ROYAL OCEAN RACE CLUB
The RORC Caribbean 600, as the name suggests, is a 600 mile race around the Caribbean islands. The RORC Caribbean 600 starts and finishes in Antigua, the competing yachts pass 14 magnificent islands in the central Caribbean. Some of the best sailing grounds in the world are blessed with stunning scenery, including the remote cliffs of Saba, the white sandy beaches of Barbuda and the twisted volcanic rock faces of Montserrat. The turquoise sea, blessed by the Trade Winds, produces exhilarating sailing conditions and whales, dolphins and turtles are a common sight. By night the competitors race in warm breeze under a carpet of stars, seldom seen with such clarity.
It was first run in February 2009 and attracted world wide interest. The RORC Caribbean 600 Race starts off Fort Charlotte, English Harbour, Antigua. The course takes the fleet to the north passing a mark off Barbuda, the islands of Nevis, Saba and St Barths, to circle St Martin before heading down to Guadeloupe as the most southerly point, then back up to a mark off Barbuda before returning to finish in Antigua via Redonda.
RORC members John Burnie and Stan Pearson are two well known characters in the yachting community in the Caribbean. They have often talked about an offshore yacht race, something that the Caribbean has never had, their plans devised over a few beers have now become a reality. The RORC Caribbean 600, in association with the Antigua Yacht Club, is now firmly established as an annual event, starting in February each year.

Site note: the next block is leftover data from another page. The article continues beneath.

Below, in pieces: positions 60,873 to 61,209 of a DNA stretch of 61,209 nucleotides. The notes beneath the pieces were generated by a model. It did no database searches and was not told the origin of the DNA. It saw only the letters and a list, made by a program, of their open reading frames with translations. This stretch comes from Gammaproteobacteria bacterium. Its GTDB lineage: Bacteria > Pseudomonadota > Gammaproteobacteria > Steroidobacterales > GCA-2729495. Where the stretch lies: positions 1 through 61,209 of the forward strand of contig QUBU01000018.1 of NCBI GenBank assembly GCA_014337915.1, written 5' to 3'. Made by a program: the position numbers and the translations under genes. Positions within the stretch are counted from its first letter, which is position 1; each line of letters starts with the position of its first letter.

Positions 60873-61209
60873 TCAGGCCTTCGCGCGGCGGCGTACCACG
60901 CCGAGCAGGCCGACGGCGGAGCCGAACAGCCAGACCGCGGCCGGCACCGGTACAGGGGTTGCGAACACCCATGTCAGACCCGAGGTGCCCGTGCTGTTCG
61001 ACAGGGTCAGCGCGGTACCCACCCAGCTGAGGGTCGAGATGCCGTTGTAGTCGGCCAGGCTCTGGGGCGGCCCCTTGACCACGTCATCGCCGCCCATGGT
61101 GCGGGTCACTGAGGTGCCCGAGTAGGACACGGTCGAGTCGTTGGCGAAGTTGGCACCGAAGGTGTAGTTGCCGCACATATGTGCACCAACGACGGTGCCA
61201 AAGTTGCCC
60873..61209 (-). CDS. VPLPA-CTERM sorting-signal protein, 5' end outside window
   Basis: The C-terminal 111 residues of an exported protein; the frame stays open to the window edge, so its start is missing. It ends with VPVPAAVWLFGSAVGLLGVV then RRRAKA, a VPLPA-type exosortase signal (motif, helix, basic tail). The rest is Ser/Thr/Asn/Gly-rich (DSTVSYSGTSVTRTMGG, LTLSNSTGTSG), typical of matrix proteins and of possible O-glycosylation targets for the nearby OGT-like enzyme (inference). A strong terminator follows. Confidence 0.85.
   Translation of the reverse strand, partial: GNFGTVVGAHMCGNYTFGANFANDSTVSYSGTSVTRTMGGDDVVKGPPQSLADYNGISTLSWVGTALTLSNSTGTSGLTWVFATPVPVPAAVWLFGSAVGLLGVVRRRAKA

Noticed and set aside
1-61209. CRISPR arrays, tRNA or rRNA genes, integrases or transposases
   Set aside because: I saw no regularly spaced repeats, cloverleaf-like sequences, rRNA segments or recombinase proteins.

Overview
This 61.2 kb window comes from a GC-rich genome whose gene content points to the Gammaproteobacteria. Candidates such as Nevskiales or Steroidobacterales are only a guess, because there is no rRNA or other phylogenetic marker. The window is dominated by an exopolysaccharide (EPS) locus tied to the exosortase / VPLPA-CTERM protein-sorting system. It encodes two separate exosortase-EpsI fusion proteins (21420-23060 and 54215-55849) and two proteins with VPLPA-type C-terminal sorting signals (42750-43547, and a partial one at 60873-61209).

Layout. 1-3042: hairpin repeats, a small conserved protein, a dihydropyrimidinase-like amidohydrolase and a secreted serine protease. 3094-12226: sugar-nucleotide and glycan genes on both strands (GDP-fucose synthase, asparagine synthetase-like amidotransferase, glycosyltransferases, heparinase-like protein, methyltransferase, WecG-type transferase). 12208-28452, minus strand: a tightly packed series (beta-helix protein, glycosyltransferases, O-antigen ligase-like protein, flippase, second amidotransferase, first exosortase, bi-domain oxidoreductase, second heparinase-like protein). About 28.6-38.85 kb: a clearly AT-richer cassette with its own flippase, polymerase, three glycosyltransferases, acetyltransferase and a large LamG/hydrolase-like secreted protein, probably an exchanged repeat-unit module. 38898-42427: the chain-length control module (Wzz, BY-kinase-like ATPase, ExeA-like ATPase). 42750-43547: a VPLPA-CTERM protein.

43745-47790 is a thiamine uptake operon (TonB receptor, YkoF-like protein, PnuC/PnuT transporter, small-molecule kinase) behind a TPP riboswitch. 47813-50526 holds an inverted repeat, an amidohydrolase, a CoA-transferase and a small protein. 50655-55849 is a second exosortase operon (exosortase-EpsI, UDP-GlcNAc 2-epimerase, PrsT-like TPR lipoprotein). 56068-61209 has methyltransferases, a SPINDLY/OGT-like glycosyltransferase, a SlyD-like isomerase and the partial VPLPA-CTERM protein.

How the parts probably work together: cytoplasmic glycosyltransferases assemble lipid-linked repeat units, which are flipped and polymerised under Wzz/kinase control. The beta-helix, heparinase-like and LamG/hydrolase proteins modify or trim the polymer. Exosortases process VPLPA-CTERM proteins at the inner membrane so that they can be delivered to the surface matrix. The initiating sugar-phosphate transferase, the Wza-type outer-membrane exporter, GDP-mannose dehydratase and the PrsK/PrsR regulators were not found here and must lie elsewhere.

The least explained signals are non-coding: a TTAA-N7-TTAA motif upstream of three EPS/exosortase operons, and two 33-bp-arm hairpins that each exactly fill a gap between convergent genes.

The Caribbean served up some sublime sailing conditions for the inaugural RORC Caribbean 600, the competitors are expecting to blasted around the course in big breeze, warm seas and ocean swell. The race course around the Caribbean was the ultimate sailor's playground, apart from two short beats, the fleet enjoyed fast downwind conditions. By day the yachts criss-cross between the tropical islands and by night they sail under a carpet of stars.
Page photos: RORC/Tim Wright/Photoaction.com